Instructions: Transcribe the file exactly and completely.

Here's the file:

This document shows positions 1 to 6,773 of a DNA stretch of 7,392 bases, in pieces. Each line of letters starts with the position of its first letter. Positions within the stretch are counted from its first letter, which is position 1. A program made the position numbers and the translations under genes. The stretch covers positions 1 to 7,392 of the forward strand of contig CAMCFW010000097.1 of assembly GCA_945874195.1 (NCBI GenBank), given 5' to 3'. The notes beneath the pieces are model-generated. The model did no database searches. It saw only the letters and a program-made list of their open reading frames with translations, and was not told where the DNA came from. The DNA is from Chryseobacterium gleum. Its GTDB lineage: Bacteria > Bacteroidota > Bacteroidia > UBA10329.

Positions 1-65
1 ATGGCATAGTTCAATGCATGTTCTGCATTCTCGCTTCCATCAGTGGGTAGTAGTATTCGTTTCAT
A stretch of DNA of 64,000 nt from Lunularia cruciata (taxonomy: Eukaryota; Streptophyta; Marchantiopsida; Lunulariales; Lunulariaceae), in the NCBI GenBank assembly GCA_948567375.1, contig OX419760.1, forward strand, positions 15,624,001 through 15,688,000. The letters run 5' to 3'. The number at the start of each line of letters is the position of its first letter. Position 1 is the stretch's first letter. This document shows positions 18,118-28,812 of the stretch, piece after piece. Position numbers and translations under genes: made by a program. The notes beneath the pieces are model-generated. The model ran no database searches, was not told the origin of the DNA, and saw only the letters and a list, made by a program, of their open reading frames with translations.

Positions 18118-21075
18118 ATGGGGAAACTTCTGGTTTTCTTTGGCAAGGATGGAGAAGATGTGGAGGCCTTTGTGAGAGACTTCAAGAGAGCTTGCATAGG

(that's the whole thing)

This document shows positions 1 to 6,773 of a DNA stretch of 7,392 bases, in pieces. Each line of letters starts with the position of its first letter. Positions within the stretch are counted from its first letter, which is position 1. A program made the position numbers and the translations under genes. The stretch covers positions 1 to 7,392 of the forward strand of contig CAMCFW010000097.1 of assembly GCA_945874195.1 (NCBI GenBank), given 5' to 3'. The notes beneath the pieces are model-generated. The model did no database searches. It saw only the letters and a program-made list of their open reading frames with translations, and was not told where the DNA came from. The DNA is from Chryseobacterium gleum. Its GTDB lineage: Bacteria > Bacteroidota > Bacteroidia > UBA10329.

Positions 1-65
1 ATGGCATAGTTCAATGCATGTTCTGCATTCTCGCTTCCATCAGTGGGTAGTAGTATTCGTTTCAT
A stretch of DNA of 64,000 nt from Lunularia cruciata (taxonomy: Eukaryota; Streptophyta; Marchantiopsida; Lunulariales; Lunulariaceae), in the NCBI GenBank assembly GCA_948567375.1, contig OX419760.1, forward strand, positions 15,624,001 through 15,688,000. The letters run 5' to 3'. The number at the start of each line of letters is the position of its first letter. Position 1 is the stretch's first letter. This document shows positions 18,118-28,812 of the stretch, piece after piece. Position numbers and translations under genes: made by a program. The notes beneath the pieces are model-generated. The model ran no database searches, was not told the origin of the DNA, and saw only the letters and a list, made by a program, of their open reading frames with translations.

Positions 18118-21075
18118 ATGGGGAAACTTCTGGTTTTCTTTGGCAAGGATGGAGAAGATGTGGAGGCCTTTGTGAGAGACTTCAAGAGAGCTTGCATAGG